G.V. Siddaramesh v. State of Karnataka, 2010 SC

It was held by the Court that Cruelty can either be mental or physical. It is difficult to straitjacket the term cruelty by means of a definition because cruelty is a relative term. What constitutes cruelty for one person may not constitute cruelty for another person

Cruelty and Harassment

State of AP vs M. Madhusudan Rao, 2008 SC

For the purpose of Section 498-A I.P.C. harassment simpliciter is not “cruelty” and it is only when harassment is committed for the purpose of coercing a woman or any other person related to her to meet an unlawful demand for property etc., that it amounts to “cruelty” punishable under Section 498-A ,I.P.C.

Meaning of term Husband

Reema Aggrawal vs Anupam, 2004 SC

The expression “husband” covers a person who enters into a marital relationship and under the color of such proclaimed or feigned status of husband subjects the woman concerned to cruelty in the manner provided under Section 498-A, whatever be the legitimacy of the marriage itself for the limited purpose of Section 498-A. The absence of a definition of “husband” to specifically include such persons who contract marriages ostensibly and cohabit with such woman, in the purported exercise of their role and status as “husband” is no ground to exclude them from the purview of 498-A IPC.

Who is relative of Husband-

Vijeta Gajra vs State of NCT of Delhi, 2010 SC

In order to be covered under Section 498-A IPC one has to be a “relative” of the husband by blood, marriage or adoption.

Sunita Jha vs State of Jharkhand, 2010 SC

A girlfriend or a concubine of the husband being not connected by blood or marriage is not a “relative” of the husband as per Section 498-A and can-not be accused of cruelty u/s 498 A.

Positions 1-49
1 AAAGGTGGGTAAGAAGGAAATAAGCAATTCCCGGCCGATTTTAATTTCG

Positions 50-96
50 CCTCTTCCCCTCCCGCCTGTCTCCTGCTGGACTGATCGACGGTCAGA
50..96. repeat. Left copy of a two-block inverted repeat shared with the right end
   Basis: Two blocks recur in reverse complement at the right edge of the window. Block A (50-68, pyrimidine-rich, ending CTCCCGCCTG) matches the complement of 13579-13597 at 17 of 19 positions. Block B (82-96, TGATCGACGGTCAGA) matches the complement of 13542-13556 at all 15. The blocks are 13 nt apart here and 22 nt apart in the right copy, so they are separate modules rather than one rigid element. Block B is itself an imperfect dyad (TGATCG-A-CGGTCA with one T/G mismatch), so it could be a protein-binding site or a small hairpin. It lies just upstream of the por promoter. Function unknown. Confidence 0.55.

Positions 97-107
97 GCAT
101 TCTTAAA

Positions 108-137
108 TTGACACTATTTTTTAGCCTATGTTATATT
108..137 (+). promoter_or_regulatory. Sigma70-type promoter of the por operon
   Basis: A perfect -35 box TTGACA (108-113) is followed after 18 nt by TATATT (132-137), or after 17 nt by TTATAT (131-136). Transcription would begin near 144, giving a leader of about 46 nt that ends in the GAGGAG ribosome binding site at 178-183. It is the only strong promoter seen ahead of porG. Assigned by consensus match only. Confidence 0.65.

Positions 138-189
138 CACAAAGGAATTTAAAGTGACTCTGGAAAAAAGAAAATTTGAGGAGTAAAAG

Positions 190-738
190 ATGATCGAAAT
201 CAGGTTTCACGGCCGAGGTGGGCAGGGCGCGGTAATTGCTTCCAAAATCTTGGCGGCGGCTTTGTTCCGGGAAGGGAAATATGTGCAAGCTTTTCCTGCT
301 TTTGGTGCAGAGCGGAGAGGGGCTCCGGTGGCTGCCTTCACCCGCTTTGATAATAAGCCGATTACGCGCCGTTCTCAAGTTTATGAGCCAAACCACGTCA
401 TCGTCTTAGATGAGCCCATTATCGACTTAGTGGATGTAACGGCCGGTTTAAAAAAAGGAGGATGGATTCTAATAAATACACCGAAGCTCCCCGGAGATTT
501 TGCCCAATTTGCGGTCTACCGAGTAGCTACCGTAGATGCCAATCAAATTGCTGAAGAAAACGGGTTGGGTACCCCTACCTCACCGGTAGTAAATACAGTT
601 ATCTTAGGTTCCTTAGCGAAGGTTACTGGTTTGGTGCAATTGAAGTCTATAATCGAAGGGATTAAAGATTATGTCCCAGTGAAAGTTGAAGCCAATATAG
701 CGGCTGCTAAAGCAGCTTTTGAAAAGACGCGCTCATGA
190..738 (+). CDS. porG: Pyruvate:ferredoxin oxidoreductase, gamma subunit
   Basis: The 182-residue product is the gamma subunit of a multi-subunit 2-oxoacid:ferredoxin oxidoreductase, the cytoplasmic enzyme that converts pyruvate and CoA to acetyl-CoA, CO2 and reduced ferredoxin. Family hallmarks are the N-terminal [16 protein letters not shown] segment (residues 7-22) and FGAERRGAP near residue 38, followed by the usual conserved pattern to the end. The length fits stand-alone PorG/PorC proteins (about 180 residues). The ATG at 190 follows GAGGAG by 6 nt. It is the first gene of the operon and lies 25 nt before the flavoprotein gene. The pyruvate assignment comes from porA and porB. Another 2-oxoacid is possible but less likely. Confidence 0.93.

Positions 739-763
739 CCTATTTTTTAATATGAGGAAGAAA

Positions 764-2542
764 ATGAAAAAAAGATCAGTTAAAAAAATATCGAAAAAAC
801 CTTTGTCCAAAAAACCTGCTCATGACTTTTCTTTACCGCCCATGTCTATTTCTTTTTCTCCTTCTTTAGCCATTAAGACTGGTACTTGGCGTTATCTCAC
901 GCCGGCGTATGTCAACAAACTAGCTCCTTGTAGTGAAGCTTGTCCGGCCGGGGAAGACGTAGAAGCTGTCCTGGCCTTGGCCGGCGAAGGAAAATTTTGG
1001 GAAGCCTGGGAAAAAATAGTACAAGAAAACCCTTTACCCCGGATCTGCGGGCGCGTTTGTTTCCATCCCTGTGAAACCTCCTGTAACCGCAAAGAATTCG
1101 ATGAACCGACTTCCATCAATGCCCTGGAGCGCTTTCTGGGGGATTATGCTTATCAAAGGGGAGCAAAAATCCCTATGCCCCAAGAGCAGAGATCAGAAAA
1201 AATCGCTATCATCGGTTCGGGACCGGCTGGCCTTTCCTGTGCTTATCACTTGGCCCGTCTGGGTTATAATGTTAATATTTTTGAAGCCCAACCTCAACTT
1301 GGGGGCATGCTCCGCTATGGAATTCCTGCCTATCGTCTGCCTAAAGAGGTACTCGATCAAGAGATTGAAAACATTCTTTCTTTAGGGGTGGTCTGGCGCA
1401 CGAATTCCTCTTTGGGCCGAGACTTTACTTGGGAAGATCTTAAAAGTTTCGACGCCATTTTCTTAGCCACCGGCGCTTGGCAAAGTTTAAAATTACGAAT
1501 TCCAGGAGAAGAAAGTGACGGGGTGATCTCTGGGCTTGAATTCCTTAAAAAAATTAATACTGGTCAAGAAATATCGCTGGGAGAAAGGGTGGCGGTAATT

Who may file a complaint?

  • by the woman who is subjected to cruelty by her husband, or
  • by a relative of a woman by blood, adoption or marriage, or
  • by a public servant as notified by State Government.

Period of limitation to file a complaint-

The complaint under section 498 A must be filed within 3 years from the time of last alleged act of cruelty.
After expiration of 3 years, court can take cognizance of the offence if court is satisfied that there were sufficient reasons for delay.

Arun Vyas vs Anita Vyas,1999 SC

In this landmark judgment, Apex Court held that offence under Section 498-A of the I.P.C. is a continuing offence and there would be a new starting point of limitation on each occasion on which the victim was subjected to cruelty.

Constitutionality of section 498 A-

Sushil Kumar Sharma vs Union of India,2005 SC

The petitioner requested the Supreme Court to declare 498A as unconstitutional and to formulate guidelines in order to protect innocent husbands and their relatives. Citing several instances of misuse, petitioner asked the court to punish the false accusers. In Sushil’s words, “there is no prosecution in these cases but persecution in these cases.”
The Supreme Court declared Section 498 A constitutional. The Court observed that just because a law is being misused does not mean that it is unconstitutional or unreasonable.